Inclusion Criteria:

  • HBV negative
  • HIV positive individuals
  • Above the age of 18
  • Treated at the TASMC Aids clinic, who have signed and informed consent and have never been vaccinated against HBV before

Exclusion Criteria:

  • Pregnant women
  • HBV positivity
  • Previous HBV vaccination

Information from the National Library of Medicine

To learn more about this study, you or your doctor may contact the study research staff using the contact information provided by the sponsor.

Please refer to this study by its identifier (NCT number): NCT01437475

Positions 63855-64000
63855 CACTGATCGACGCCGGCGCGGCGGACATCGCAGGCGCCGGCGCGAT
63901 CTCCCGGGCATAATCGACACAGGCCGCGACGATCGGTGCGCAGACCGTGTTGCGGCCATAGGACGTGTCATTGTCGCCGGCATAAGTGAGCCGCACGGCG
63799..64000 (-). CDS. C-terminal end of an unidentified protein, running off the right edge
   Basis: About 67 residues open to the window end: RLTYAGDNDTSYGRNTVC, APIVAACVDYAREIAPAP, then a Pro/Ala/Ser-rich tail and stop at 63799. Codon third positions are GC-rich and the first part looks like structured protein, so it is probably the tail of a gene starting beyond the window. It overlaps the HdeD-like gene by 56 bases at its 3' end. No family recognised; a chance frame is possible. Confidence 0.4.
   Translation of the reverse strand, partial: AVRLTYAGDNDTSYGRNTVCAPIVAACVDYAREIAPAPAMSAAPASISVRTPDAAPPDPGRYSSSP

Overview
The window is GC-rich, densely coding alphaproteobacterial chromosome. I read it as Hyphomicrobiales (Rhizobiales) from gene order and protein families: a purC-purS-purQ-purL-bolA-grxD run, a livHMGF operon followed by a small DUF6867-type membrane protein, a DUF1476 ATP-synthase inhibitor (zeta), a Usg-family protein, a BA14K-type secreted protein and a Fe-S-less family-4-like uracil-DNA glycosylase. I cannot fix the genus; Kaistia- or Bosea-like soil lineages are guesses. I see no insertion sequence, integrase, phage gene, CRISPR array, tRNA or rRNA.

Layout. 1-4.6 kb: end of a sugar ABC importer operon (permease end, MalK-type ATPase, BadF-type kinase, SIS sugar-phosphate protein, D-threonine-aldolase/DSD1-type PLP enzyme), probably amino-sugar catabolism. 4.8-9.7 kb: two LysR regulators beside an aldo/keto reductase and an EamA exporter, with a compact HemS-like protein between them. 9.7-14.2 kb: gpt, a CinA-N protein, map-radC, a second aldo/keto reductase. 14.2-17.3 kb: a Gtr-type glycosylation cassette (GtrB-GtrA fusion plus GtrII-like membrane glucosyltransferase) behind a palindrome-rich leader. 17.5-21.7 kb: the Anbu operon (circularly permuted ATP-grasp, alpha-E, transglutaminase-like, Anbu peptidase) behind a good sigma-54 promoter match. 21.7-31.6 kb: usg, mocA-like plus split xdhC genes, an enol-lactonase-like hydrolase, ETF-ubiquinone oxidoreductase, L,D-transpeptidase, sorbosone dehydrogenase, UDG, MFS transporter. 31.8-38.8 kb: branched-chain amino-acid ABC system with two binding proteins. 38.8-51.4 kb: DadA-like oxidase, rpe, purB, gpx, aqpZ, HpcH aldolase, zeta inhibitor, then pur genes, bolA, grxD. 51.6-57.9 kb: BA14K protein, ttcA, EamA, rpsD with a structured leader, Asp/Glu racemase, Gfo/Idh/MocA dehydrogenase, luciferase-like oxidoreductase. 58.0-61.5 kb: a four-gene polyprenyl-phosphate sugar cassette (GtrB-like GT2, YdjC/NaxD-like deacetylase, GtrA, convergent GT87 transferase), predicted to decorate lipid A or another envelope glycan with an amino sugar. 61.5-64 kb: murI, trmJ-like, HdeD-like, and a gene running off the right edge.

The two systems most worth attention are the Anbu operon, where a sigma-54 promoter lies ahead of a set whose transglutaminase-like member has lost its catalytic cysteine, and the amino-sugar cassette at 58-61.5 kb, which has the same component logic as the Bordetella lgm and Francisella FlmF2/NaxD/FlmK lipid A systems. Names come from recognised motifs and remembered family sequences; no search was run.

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Dan Turner
Tel Aviv, Israel, 64239
Contact: Dan Turner, MD    9725266656   
Sponsors and Collaborators
Tel-Aviv Sourasky Medical Center
SciGen, Israel
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Study Chair: Dan Turner, MD Tel-Aviv Sourasky Medical Center
Principal Investigator: Danny Alon, MD Tel-Aviv Sourasky Medical Center